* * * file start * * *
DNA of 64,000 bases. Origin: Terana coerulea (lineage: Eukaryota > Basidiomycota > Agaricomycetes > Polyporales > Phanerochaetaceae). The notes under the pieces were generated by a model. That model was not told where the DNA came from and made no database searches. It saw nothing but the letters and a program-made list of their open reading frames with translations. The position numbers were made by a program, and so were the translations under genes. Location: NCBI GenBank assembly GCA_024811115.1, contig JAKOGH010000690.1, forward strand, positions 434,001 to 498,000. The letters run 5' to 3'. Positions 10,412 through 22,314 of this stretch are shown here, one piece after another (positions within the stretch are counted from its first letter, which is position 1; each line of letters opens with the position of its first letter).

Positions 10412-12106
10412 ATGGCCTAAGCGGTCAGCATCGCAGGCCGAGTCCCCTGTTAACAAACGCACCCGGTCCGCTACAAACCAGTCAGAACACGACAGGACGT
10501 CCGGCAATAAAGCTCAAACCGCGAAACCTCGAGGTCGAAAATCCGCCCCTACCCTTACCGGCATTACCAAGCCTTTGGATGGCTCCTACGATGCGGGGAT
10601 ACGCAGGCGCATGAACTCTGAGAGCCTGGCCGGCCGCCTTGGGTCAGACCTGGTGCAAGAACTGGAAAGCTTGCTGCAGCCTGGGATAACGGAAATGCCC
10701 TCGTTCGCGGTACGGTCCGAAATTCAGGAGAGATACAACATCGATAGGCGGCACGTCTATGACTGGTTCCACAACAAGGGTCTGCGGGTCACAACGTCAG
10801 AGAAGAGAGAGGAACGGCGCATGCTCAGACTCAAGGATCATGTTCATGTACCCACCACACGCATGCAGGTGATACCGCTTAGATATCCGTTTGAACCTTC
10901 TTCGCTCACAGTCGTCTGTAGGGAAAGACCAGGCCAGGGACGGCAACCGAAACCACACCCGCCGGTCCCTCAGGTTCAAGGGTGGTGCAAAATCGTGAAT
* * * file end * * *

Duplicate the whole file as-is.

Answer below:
DNA of 64,000 bases. Origin: Terana coerulea (lineage: Eukaryota > Basidiomycota > Agaricomycetes > Polyporales > Phanerochaetaceae). The notes under the pieces were generated by a model. That model was not told where the DNA came from and made no database searches. It saw nothing but the letters and a program-made list of their open reading frames with translations. The position numbers were made by a program, and so were the translations under genes. Location: NCBI GenBank assembly GCA_024811115.1, contig JAKOGH010000690.1, forward strand, positions 434,001 to 498,000. The letters run 5' to 3'. Positions 10,412 through 22,314 of this stretch are shown here, one piece after another (positions within the stretch are counted from its first letter, which is position 1; each line of letters opens with the position of its first letter).

Positions 10412-12106
10412 ATGGCCTAAGCGGTCAGCATCGCAGGCCGAGTCCCCTGTTAACAAACGCACCCGGTCCGCTACAAACCAGTCAGAACACGACAGGACGT
10501 CCGGCAATAAAGCTCAAACCGCGAAACCTCGAGGTCGAAAATCCGCCCCTACCCTTACCGGCATTACCAAGCCTTTGGATGGCTCCTACGATGCGGGGAT
10601 ACGCAGGCGCATGAACTCTGAGAGCCTGGCCGGCCGCCTTGGGTCAGACCTGGTGCAAGAACTGGAAAGCTTGCTGCAGCCTGGGATAACGGAAATGCCC
10701 TCGTTCGCGGTACGGTCCGAAATTCAGGAGAGATACAACATCGATAGGCGGCACGTCTATGACTGGTTCCACAACAAGGGTCTGCGGGTCACAACGTCAG
10801 AGAAGAGAGAGGAACGGCGCATGCTCAGACTCAAGGATCATGTTCATGTACCCACCACACGCATGCAGGTGATACCGCTTAGATATCCGTTTGAACCTTC
10901 TTCGCTCACAGTCGTCTGTAGGGAAAGACCAGGCCAGGGACGGCAACCGAAACCACACCCGCCGGTCCCTCAGGTTCAAGGGTGGTGCAAAATCGTGAAT